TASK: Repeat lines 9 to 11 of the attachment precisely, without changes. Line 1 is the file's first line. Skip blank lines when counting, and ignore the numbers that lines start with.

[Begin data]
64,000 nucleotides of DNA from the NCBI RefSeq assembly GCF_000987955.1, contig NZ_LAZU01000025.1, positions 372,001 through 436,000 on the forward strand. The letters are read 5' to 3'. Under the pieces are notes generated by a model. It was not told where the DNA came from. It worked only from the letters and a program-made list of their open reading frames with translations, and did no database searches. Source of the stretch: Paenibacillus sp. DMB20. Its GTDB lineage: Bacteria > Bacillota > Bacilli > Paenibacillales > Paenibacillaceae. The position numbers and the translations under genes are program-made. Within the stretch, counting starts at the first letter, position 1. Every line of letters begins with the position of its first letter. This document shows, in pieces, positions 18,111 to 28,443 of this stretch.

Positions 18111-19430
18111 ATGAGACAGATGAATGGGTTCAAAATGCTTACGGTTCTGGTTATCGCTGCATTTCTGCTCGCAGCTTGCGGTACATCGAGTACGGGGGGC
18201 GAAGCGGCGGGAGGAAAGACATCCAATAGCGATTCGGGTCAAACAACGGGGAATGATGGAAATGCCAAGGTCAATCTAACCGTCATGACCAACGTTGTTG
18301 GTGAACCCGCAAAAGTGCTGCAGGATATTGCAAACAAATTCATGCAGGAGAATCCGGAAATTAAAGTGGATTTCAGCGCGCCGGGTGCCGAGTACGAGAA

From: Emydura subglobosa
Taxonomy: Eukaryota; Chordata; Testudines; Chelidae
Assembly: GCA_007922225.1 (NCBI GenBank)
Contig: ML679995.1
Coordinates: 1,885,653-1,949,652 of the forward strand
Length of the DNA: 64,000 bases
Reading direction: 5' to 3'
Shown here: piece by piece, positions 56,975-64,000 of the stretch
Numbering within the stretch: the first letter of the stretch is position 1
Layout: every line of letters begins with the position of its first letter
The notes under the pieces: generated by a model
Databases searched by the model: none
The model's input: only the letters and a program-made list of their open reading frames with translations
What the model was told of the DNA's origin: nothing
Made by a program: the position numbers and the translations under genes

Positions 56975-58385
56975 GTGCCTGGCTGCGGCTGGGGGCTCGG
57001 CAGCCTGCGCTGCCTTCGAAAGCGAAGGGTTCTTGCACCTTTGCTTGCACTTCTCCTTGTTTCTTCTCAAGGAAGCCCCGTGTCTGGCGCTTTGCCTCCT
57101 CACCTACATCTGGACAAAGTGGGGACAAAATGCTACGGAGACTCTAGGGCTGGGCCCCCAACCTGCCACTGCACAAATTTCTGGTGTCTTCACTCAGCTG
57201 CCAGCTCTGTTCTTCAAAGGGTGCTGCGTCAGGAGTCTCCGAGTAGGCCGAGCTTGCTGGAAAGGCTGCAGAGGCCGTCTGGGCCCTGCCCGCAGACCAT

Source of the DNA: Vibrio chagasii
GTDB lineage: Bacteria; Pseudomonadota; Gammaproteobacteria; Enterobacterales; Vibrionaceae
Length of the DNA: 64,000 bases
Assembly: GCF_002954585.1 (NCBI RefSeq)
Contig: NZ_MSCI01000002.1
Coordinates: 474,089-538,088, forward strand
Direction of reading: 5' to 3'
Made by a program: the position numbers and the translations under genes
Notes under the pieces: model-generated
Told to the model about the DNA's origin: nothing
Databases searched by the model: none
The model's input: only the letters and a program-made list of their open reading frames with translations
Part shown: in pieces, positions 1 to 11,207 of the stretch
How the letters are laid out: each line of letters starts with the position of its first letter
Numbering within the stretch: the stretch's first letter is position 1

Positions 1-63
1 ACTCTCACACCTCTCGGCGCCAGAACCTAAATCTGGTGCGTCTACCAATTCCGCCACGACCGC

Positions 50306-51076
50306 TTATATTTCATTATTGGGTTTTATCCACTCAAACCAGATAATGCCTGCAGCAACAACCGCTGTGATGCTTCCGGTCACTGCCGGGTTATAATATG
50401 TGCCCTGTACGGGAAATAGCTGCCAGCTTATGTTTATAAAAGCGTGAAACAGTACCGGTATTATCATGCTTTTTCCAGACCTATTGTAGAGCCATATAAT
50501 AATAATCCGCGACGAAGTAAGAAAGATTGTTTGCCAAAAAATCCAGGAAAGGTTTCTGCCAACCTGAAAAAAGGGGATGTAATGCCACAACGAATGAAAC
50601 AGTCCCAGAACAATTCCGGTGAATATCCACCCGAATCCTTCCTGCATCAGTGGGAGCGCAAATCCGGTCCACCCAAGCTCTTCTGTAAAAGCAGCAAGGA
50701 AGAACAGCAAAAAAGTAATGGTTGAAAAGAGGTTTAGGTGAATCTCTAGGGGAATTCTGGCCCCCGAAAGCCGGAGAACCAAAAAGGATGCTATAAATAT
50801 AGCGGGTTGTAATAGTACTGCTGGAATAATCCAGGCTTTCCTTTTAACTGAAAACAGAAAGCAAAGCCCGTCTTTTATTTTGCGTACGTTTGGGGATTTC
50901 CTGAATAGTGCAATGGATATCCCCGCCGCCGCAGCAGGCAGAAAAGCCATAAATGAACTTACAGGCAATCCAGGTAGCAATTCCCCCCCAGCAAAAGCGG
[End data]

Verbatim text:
Contig: ML679995.1
Coordinates: 1,885,653-1,949,652 of the forward strand
Length of the DNA: 64,000 bases